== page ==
Forums and social media were critical in the early days of rebuildables and crowdsourcing has to be credited with improving the space. In fact, though people are quick to point to examples of idea-theft, a lot of people generously contributed time, know-how, and even designs with no expectation of reward or ownership. One of the first rebuildable tank designs (and possibly the most influential) was the Genisis RBA from E-cigarette Forum user Raidy, who gave away his plans for free. People took to YouTube to teach others how to build coils to replace factory-made offerings and improve their experiences, and how to make their own e-liquids. The DIY space was lively and interactive and extremely helpful to newer users, as it continues to be years later.
From a technology that “showed promise”, we now have thousands of products that cater to the adult smoking population with a whole range of personal preferences. Manufacturing standards have improved for hardware, e-liquids now come ready-made in countless unique flavour blends and a range of nicotine levels, good devices are available at accessible prices, and design improvements have made products safer and more effective. And it is worth noting that these changes took place organically, with pressure and guidance from early end-users, as tends to happen in the technological space.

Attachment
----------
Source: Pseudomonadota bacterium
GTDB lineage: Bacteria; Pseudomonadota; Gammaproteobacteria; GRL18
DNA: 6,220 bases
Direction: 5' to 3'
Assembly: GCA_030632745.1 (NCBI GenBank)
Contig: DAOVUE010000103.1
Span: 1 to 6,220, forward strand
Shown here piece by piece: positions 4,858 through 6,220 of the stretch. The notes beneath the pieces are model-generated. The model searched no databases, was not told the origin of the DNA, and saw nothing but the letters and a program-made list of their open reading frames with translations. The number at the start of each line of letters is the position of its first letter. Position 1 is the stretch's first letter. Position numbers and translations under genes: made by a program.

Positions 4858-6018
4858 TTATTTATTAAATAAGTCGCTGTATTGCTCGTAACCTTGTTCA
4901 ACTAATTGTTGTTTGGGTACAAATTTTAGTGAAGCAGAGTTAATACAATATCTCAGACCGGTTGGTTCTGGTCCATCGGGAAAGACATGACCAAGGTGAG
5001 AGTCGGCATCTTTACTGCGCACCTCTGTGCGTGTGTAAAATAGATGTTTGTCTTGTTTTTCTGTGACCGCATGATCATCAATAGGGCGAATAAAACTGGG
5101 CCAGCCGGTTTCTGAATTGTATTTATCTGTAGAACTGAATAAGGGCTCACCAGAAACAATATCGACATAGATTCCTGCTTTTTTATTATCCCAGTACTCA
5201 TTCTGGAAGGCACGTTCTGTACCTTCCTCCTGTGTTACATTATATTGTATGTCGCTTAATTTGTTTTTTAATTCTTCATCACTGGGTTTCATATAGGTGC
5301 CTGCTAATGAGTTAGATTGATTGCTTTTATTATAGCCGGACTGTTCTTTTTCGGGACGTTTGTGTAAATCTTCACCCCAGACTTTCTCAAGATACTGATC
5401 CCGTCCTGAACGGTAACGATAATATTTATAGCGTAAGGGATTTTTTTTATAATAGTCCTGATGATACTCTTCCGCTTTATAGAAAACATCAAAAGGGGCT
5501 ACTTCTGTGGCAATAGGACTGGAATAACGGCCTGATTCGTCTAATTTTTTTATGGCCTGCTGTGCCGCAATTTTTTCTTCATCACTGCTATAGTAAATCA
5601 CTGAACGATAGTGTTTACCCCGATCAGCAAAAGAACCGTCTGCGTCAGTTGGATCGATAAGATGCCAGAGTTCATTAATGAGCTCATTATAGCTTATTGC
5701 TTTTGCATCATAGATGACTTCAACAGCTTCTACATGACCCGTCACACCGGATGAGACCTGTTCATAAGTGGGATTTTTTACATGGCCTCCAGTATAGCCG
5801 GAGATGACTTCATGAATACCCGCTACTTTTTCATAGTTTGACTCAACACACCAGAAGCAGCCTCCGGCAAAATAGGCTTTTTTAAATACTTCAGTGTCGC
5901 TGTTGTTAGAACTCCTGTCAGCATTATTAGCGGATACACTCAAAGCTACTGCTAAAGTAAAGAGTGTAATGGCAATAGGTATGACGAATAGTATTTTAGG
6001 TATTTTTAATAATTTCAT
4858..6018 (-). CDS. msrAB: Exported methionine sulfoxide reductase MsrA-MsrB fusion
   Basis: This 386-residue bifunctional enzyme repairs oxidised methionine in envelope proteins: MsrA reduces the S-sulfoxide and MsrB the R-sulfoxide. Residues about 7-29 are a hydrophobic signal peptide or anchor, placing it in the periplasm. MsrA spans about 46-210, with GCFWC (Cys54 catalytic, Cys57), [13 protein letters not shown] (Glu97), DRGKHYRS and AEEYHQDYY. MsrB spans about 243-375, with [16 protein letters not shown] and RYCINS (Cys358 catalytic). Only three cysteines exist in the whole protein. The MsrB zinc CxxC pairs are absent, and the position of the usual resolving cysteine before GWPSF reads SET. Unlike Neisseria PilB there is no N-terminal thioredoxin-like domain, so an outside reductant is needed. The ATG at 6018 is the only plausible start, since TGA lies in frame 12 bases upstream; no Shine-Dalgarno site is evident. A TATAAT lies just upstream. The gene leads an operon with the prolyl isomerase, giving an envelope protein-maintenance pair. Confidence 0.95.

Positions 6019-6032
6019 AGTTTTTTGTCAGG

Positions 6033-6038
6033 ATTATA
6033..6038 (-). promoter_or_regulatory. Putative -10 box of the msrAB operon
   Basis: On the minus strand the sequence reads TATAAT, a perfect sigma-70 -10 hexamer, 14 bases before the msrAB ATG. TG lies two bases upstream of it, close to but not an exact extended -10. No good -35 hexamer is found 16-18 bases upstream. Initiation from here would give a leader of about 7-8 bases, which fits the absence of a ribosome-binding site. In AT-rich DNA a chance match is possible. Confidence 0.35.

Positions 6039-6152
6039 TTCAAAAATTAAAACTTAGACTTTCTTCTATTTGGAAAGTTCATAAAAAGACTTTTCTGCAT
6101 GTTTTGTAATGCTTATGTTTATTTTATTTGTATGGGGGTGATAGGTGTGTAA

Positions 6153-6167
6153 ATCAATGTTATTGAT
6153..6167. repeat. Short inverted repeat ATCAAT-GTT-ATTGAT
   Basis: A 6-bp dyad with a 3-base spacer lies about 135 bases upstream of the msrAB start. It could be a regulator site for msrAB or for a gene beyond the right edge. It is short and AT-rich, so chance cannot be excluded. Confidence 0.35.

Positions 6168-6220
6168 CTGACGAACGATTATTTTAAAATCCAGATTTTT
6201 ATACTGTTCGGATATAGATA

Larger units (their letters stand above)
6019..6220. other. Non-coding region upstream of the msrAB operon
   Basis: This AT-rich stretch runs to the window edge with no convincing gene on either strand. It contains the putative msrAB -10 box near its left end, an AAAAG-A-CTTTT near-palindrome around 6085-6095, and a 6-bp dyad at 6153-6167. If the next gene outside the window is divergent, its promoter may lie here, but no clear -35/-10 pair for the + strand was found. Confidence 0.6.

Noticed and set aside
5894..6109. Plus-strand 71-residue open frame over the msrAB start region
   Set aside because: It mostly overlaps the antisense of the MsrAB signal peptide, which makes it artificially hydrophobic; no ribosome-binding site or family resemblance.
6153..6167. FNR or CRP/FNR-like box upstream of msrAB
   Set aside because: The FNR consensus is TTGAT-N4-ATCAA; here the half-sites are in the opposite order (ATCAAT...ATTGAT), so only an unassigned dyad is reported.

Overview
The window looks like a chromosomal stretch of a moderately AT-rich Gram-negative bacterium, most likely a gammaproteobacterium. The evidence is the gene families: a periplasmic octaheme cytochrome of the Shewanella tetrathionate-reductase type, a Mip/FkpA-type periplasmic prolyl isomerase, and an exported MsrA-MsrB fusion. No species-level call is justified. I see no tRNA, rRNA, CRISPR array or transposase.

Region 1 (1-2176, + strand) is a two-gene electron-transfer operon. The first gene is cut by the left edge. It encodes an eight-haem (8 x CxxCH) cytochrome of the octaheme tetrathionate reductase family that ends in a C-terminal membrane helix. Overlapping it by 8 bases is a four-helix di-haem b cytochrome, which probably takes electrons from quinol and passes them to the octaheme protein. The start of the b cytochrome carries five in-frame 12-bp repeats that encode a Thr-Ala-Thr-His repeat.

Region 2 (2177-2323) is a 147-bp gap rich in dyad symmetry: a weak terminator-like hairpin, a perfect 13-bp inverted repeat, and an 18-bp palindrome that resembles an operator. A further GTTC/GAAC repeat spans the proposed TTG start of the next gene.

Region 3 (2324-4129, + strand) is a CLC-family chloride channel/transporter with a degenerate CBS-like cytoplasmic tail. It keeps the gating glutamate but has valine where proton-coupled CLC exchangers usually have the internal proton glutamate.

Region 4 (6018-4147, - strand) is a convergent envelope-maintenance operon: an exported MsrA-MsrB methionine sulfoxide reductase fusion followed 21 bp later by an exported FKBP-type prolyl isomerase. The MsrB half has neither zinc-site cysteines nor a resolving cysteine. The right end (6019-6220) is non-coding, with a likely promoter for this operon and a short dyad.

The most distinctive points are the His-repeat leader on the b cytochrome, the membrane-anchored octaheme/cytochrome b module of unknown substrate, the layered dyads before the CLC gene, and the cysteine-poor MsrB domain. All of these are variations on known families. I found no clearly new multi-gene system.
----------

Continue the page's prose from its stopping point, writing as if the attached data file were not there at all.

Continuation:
The technology evolved with the end-user’s experience in mind, from an end-user’s perspective: how to create an offering competitive to cigarettes without the harm of a cigarette. It has been remarkably successful in that respect, with studies showing the consumer products not only rival but outcompete traditional nicotine replacement therapies. The trajectory has really been something, considering the grassroots nature of the space and the massively difficult problem that it was intended to tackle.
But it shouldn’t surprise anyone that the technology that shows the greatest promise of reducing smoking rates around the world was created by former smokers, for people who smoke. Smokers have been missing from the conversation in almost all of our tobacco control efforts over the years. They have been talked about and down to, rather than consulted directly, and coerced, shunned and taxed exorbitantly for their habit. It would take people with lived experience to ask how we can provide a better experience to smoking instead of just how do we eliminate smoking? A smoker will tell you that the first condition makes the latter considerably more likely.
We’ve learned a great deal over the years, since the first vaping devices arrived on the market and people began tearing them apart to build something better. The range of products is phenomenal and continues to expand, with offerings to appeal to the most finicky of customers. And we understand why and how the technology works: there is no putting the genie back in the bottle. Those in positions of power who seek to regulate vaping would do well to remember that.